There are certain ways of thinking that have been highly associated with resilience.  If kids believe that there is more right than wrong in the world, they will more often have the confidence to know that they can get through whatever problem exists.  This example accentuates the fact that resilience isn’t simply a trait people either have or don’t have; in keeping with the nature-nurture interplay, resilience involves behaviors, thoughts and actions that can be learned and developed.  In fact, resilience can be taught, and much of what we know about individual resilience comes from fields like positive psychology and the psychology of happiness.  We should therefore help our children nurture a positive view of themselves; this comes about as they learn to trust and rely upon their emotional and cognitive instincts, a hallmark of awareness.  However, the key to this process is resisting the urge to view crises as insurmountable problems.  While it is important to prioritize the immediate situation in a crisis, we should help children and teens remember that in the bigger picture, bad times are time-limited events.  In fact, young people should learn that change is part of living.  Certain goals may no longer be attainable as a result of adverse situations, but new goals will always present themselves.

This is where environmental changes are particularly salient.  Many people who have experienced tragedy and hardship report better relationships, a greater sense of strength, an increased sense of self-worth, and a greater appreciation for life.  In order for children and teens to successfully navigate trying times, they must live in an environment where help and companionship are readily available.  Good relationships with family, friends and others are all extremely important.  For teenagers especially, they should be taught to accept help and support.  While teens will naturally want to feel independent and invulnerable as they separate from caretakers, we need to help them understand that part of independence is knowing how and when to reach out to others.  This is where engagement fits into the picture again.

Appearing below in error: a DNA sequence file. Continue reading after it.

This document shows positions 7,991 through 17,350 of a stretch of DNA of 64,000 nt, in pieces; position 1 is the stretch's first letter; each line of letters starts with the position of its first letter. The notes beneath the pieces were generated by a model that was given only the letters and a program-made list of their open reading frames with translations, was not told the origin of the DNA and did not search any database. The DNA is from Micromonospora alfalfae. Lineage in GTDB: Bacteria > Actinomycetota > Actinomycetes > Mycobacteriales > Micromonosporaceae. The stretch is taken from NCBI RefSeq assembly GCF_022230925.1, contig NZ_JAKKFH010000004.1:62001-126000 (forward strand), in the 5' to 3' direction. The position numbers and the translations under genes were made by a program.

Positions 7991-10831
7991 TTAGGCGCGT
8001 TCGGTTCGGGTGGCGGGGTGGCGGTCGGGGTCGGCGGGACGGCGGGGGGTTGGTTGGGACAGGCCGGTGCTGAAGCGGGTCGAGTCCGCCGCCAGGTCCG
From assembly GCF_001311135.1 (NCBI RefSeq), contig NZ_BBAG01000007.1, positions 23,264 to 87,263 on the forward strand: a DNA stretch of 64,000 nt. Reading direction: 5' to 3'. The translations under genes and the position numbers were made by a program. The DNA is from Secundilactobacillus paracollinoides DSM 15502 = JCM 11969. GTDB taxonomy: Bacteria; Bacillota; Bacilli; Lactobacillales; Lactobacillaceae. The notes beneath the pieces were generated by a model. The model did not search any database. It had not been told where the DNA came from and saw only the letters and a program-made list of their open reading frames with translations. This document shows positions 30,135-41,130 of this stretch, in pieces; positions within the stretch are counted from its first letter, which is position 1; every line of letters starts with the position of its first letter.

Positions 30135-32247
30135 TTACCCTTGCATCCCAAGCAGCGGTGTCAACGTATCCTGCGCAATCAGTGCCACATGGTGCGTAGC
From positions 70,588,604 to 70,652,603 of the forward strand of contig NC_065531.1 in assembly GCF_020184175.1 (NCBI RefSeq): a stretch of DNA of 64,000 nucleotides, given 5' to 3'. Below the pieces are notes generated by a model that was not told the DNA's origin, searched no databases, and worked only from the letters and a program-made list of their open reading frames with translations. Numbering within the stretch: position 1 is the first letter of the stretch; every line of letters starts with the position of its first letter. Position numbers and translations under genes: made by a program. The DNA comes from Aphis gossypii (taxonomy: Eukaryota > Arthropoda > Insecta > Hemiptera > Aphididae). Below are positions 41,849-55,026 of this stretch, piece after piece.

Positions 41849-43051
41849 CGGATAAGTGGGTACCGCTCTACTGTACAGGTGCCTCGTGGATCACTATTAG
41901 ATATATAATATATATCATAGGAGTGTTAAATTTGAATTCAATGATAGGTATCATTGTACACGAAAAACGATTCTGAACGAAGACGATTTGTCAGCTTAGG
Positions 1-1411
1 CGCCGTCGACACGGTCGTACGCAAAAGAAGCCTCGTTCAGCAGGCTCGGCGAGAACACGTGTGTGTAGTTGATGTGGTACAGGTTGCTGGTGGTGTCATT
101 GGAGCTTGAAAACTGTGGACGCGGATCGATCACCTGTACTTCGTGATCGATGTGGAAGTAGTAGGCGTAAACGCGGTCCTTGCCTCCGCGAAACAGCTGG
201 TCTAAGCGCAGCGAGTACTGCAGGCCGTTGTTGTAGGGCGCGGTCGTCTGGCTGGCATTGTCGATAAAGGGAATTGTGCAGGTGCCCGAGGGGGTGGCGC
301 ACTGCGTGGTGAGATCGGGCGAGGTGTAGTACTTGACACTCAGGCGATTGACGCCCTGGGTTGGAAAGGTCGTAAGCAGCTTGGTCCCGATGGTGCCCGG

Other aspects of resilience are so straightforward, that they run the risk of being overlooked.  Exercise regularly.  Get enough sleep.  Eat a healthful diet.  Limit alcohol consumption.  All of these habits have been associated with greater resilience.

As you think about applying the concept of resilience to your family’s life, bear in mind that it’s important not to gloss over hard times as they arise.  Let your kids know that you know what they’ve gone through is rough and heart-wrenching.  But then remind them that they have the skills, the insight, the backing, and the friends and family to come out on top.  In this way, we can all help the young people of our culture to more readily bounce back despite the hard times they’ve encountered.

Thanks for visiting the Clay Center. We are entirely funded by visitors like you. We receive no financial support from Massachusetts General Hospital or Harvard Medical School. Your support of our work helps us to continue to produce content on mental health topics that support the emotional well-being of young people everywhere.

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Steven Schlozman, MD

Steven Schlozman, MD

Steven Schlozman, MD, is an assistant professor of psychiatry at Harvard Medical School (HMS), course director of the psychopathology class for the MIT-HMS Program in Health, Sciences and Technology, and former co-director of the Clay Center for Youn...

To read full bio click here.

Gene Beresin

Gene Beresin, Executive Director

Gene Beresin, M.D. is executive director of The MGH Clay Center for Young Healthy Minds, and a staff child and adolescent psychiatrist at Massachusetts General Hospital. He is also a ...

To learn more about Gene, or to contact him directly, please see Our Team.